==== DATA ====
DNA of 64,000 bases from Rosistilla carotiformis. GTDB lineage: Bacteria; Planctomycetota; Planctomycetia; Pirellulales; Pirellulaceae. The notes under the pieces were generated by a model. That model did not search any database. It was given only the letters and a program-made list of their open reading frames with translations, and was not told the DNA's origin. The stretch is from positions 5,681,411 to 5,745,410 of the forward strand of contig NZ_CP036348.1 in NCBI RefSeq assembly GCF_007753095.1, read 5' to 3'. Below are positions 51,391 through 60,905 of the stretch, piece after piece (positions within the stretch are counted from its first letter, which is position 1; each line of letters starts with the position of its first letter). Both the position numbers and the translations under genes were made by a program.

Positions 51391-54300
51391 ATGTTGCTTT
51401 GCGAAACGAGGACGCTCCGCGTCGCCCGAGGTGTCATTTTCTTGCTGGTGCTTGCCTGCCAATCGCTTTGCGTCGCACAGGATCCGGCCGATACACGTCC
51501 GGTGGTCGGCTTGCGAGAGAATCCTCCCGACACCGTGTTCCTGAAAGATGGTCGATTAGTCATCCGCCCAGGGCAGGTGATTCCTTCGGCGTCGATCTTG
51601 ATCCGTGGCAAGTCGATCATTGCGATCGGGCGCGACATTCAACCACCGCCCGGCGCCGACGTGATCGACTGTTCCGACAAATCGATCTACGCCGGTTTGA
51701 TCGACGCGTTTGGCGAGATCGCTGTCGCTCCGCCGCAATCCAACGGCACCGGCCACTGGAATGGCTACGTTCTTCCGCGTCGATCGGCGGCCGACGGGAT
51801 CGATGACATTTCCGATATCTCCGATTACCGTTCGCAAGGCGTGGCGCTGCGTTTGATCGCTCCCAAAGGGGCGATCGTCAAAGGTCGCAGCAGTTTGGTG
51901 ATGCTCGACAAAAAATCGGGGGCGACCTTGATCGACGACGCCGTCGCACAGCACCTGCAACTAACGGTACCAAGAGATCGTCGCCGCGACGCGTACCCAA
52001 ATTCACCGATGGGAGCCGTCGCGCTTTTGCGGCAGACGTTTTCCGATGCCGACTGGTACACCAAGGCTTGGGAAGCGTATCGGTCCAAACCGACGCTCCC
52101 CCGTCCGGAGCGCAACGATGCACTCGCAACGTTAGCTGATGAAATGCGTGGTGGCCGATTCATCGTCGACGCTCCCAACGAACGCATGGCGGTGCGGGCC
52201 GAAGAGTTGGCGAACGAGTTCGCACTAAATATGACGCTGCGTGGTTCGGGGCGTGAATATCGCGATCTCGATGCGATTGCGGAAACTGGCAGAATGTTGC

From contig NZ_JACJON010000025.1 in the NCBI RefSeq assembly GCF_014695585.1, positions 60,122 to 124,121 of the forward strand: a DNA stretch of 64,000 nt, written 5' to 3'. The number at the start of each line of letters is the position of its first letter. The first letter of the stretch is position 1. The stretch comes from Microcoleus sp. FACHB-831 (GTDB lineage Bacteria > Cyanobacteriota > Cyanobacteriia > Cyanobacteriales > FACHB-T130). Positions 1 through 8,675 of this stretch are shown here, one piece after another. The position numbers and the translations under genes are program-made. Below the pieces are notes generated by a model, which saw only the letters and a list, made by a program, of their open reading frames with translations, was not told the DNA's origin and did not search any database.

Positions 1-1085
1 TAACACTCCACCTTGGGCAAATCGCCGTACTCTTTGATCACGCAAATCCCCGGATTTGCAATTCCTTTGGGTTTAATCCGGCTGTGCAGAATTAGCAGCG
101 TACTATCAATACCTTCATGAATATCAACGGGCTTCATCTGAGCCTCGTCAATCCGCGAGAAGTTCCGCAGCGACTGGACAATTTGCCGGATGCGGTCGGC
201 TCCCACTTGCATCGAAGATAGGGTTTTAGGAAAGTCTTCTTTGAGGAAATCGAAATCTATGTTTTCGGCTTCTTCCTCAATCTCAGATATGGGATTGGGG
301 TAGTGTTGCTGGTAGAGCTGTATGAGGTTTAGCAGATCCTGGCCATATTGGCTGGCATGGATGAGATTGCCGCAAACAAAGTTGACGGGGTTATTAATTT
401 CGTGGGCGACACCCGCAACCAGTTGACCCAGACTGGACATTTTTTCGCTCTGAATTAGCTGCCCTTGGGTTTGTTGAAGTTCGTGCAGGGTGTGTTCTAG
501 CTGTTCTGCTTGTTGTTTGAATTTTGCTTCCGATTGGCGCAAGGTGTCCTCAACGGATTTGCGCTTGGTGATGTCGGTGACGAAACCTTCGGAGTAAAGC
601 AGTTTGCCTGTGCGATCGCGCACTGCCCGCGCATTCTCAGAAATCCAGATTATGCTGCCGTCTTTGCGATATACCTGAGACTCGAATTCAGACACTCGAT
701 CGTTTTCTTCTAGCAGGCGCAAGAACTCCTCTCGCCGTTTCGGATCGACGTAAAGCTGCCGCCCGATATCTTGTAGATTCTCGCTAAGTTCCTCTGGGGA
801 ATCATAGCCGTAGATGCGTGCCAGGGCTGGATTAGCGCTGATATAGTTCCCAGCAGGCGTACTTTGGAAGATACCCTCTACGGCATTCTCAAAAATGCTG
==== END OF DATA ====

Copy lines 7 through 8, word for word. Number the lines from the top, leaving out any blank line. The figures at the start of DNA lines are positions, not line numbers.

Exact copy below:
51701 TCGACGCGTTTGGCGAGATCGCTGTCGCTCCGCCGCAATCCAACGGCACCGGCCACTGGAATGGCTACGTTCTTCCGCGTCGATCGGCGGCCGACGGGAT
51801 CGATGACATTTCCGATATCTCCGATTACCGTTCGCAAGGCGTGGCGCTGCGTTTGATCGCTCCCAAAGGGGCGATCGTCAAAGGTCGCAGCAGTTTGGTG